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Detailed information on the exhibits, research projects, and programs tailored for journalists. For more information or questions please contact Burke Museum Public Relations.


December 03, 2004

Evolution’s Big Bang

Smithsonian Exhibit in Seattle

Now through March 6, 2005

Seattle—The Burke Museum of Natural History and Culture is showcasing the Smithsonian exhibit, The Burgess Shale: Evolution's Big Bang, an exhibit of strange, small fossils with a big bang. This exhibit tells the story of one of the most important fossil sites in North America.

The extraordinarily diverse 500+-million-year-old fossils include the ancestors of virtually all known living animals—as well as mysterious and still controversial creatures unlike any known today.

The small fossils were discovered in 1909, high in the Rocky Mountains of British Columbia, in Canada's Yoho National Park. Since then, the Burgess Shale has been declared a UNESCO World Heritage Site and is still being actively excavated and researched.
These creatures are an important find not only because they reveal a shocking diversity of life forms, but also because these particular fossils show the soft body parts, providing scientists with more detail than typically found in fossils.
See fossils and drawings of the odd shaped, curious-looking creatures discovered on the historical site. Ranked as one of the 20th century's most significant paleontological discoveries, the Burgess Shale was discovered in the early 1900s by Charles Walcott, secretary of the Smithsonian Institution.
Many of the fossils found in the Burgess shale are among the earliest representations of virtually all-modern, multi-cellular animals. Others appear unrelated to any living forms and their later disappearance presents an intriguing mystery to paleontologists.
The exhibit explores current theories about the "Cambrian Explosion" (543 million - 490 million years ago), a period of time when a burst of evolutionary activity generated a sudden increase in the complexity and variety of animal life. The exhibit also presents highlights from the story of early life on Earth.

Detailed descriptions and illustrations of the extraordinary creatures found in the Burgess Shale are combined in the exhibit with the stories and methods of the paleontologists who traveled to the remote Canadian Rockies in the early 1900s to collect and study these fossils.
The Burgess Shale: Evolution’s Big Bang is presented by the Department of Paleobiology, National Museum of Natural History, Smithsonian Institution and the Smithsonian Traveling Exhibition Service (SITES). Local sponsors: the Charles Simonyi Fund for Arts and Sciences, Hugh and Jane Ferguson Foundation, The Burgess Shale Geoscience Foundation, Canadian Studies Center at the Henry M. Jackson School of International Studies, Canadian Tourism Commission, Consul General of Canada, Experience POP Design and Technology, King County Library System, 98.1 KING FM, Parks Canada, Seattle Times Newspapers In Education, The Mountaineers, and Travel Alberta.


Related Events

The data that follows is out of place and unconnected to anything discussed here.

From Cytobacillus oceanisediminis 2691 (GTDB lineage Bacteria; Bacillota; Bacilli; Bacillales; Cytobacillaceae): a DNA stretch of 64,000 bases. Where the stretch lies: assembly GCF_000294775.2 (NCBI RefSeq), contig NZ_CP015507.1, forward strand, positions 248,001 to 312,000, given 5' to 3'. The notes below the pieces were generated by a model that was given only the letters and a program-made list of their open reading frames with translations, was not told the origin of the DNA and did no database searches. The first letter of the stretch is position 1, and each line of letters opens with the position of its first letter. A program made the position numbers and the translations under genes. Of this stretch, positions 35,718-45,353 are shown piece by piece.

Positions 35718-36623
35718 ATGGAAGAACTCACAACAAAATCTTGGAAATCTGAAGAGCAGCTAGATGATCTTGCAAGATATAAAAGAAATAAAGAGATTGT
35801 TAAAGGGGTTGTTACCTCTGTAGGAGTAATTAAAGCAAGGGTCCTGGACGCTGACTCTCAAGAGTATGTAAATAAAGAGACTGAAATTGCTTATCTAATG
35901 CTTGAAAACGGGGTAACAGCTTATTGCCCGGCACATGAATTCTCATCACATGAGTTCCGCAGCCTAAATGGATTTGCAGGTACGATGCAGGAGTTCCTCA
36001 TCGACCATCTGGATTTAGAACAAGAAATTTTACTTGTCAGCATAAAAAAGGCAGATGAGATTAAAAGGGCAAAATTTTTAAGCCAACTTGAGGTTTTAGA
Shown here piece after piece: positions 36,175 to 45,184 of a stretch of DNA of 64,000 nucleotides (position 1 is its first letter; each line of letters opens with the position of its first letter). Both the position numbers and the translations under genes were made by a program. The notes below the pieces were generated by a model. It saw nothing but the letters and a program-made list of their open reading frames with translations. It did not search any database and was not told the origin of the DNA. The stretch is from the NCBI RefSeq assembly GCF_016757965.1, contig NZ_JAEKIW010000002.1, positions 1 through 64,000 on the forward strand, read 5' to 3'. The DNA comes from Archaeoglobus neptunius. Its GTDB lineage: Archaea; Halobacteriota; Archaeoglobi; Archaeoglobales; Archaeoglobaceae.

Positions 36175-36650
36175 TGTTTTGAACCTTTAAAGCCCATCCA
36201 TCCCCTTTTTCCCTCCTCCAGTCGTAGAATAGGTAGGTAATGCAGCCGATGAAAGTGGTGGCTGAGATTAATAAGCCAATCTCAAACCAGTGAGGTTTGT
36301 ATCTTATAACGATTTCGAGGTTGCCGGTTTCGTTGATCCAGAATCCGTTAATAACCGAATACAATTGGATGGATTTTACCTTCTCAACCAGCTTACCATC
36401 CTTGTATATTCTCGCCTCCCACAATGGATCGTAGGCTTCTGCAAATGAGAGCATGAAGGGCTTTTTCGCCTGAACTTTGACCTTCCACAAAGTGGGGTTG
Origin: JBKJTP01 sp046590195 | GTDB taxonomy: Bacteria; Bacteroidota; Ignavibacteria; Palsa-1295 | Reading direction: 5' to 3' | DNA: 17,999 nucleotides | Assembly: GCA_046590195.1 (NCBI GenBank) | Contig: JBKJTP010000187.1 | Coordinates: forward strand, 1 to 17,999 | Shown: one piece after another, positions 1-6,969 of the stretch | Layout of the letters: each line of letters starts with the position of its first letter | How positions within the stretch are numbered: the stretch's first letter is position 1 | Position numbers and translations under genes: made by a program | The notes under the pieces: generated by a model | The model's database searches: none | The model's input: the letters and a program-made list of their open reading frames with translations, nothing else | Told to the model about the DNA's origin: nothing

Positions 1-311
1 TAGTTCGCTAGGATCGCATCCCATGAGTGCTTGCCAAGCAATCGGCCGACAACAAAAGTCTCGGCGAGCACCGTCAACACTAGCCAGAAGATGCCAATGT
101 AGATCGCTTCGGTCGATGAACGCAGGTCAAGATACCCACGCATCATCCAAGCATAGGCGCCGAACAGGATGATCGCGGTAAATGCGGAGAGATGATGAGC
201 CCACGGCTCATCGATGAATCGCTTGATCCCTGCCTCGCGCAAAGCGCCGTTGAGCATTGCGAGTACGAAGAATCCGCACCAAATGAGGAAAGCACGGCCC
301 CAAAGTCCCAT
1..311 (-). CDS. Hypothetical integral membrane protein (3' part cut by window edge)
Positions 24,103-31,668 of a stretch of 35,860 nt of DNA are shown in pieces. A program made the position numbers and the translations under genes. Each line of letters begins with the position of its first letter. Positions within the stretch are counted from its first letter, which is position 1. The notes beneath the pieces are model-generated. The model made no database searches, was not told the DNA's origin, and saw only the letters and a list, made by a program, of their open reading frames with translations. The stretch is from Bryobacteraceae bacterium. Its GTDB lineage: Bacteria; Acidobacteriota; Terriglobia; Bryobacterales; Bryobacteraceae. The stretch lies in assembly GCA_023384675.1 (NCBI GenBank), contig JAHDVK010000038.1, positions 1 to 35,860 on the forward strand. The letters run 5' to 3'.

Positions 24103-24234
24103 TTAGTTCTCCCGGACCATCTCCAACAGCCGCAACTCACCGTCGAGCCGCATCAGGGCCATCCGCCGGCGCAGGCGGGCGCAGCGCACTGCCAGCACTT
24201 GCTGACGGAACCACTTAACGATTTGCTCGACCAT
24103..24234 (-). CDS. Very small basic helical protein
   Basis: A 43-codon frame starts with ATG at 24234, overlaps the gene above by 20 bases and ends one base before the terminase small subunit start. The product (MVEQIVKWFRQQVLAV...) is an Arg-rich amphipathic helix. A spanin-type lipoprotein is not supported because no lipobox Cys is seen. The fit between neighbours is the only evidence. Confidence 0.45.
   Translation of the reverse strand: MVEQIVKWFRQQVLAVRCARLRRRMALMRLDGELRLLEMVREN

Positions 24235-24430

Slide Show on Hiking the Burgess Shale
Thurs., Feb. 10, 2005 6 pm
Mountaineers Hall, Seattle
The Burke Museum and the Seattle Chapter of the Mountaineers will hold an informational presentation on hiking the Burgess Shale fossil site at the Mountaineers Hall located at 300 Third Avenue West. This presentation is an introduction to those interested in taking the private hike and tour in August 2005 with the Burke Museum. For more information, contact the Burke Museum at 206-543-7907.

Lecture and Slide Presentation:
Evolutionary Expert to Speak- Dr. Desmond Collins
Thurs., March 3 6:30 pm
Evolutionary expert, Dr. Desmond Collins, will share his perspective on the evolutionary tale told by the fossils of the Burgess Shale. Illustrating his talk with slides, Dr. Collins will discuss the bizarre creatures found at the Burgess Shale fossil site. This extraordinarily diverse 500+-million-year-old site is a window into life and evolution.

Burgess Shale Fossil Site – Private Tour
August 2005

Sign up for a private tour of the Burgess Shale site in the Canadian Rockies of Canada. A guide from the Burgess Shale Geoscience Foundation will lead a group of Burke patrons into the site and provide fascinating information about the history of the site and the fossils within it. The 12 mile round-trip hike will take participants up to the Walcott Quarry, where they will be able to view wonderfully preserved fossils of 505-million-year-old Cambrian Life. For more information, contact the Burke Museum after December 1, 2004.

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The Burke Museum is located at the corner of NE 45th St and 17th Ave NE on the University of Washington campus in Seattle. Hours are 10 am to 5 pm daily, and until 8 pm on 1st Thursdays. Special exhibit fee is $8.00 adult (18–64), $6.50 senior (65+), $5 youth/students (w/ID), and FREE to children 4 and under. Admission is free to Burke members, UW students, faculty, and staff, and to the public on the first Thursday of each month. Please call 206-543-5590 or visit www.burkemuseum.org.

FOR IMMEDIATE RELEASE
(206) 543-9762; FAX (206) 616-1274
burkepr@uw.edu